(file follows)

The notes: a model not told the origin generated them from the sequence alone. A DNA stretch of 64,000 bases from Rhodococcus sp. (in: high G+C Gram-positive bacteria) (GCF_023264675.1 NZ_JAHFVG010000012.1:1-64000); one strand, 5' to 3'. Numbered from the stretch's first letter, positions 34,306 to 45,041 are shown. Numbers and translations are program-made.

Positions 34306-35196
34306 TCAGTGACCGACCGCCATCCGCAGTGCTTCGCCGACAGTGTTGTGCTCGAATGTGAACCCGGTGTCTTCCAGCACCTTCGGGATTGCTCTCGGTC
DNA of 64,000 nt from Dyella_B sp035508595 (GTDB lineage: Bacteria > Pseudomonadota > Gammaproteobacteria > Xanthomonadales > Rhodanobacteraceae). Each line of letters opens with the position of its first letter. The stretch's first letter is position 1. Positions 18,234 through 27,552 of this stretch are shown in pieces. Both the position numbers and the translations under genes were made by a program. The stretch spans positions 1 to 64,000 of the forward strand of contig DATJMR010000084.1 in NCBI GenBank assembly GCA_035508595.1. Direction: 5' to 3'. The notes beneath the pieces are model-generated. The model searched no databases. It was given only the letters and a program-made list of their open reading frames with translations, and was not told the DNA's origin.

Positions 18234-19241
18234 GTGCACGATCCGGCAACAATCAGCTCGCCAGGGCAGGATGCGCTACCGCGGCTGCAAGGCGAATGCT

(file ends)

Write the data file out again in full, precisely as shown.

The notes: a model not told the origin generated them from the sequence alone. A DNA stretch of 64,000 bases from Rhodococcus sp. (in: high G+C Gram-positive bacteria) (GCF_023264675.1 NZ_JAHFVG010000012.1:1-64000); one strand, 5' to 3'. Numbered from the stretch's first letter, positions 34,306 to 45,041 are shown. Numbers and translations are program-made.

Positions 34306-35196
34306 TCAGTGACCGACCGCCATCCGCAGTGCTTCGCCGACAGTGTTGTGCTCGAATGTGAACCCGGTGTCTTCCAGCACCTTCGGGATTGCTCTCGGTC
DNA of 64,000 nt from Dyella_B sp035508595 (GTDB lineage: Bacteria > Pseudomonadota > Gammaproteobacteria > Xanthomonadales > Rhodanobacteraceae). Each line of letters opens with the position of its first letter. The stretch's first letter is position 1. Positions 18,234 through 27,552 of this stretch are shown in pieces. Both the position numbers and the translations under genes were made by a program. The stretch spans positions 1 to 64,000 of the forward strand of contig DATJMR010000084.1 in NCBI GenBank assembly GCA_035508595.1. Direction: 5' to 3'. The notes beneath the pieces are model-generated. The model searched no databases. It was given only the letters and a program-made list of their open reading frames with translations, and was not told the DNA's origin.

Positions 18234-19241
18234 GTGCACGATCCGGCAACAATCAGCTCGCCAGGGCAGGATGCGCTACCGCGGCTGCAAGGCGAATGCT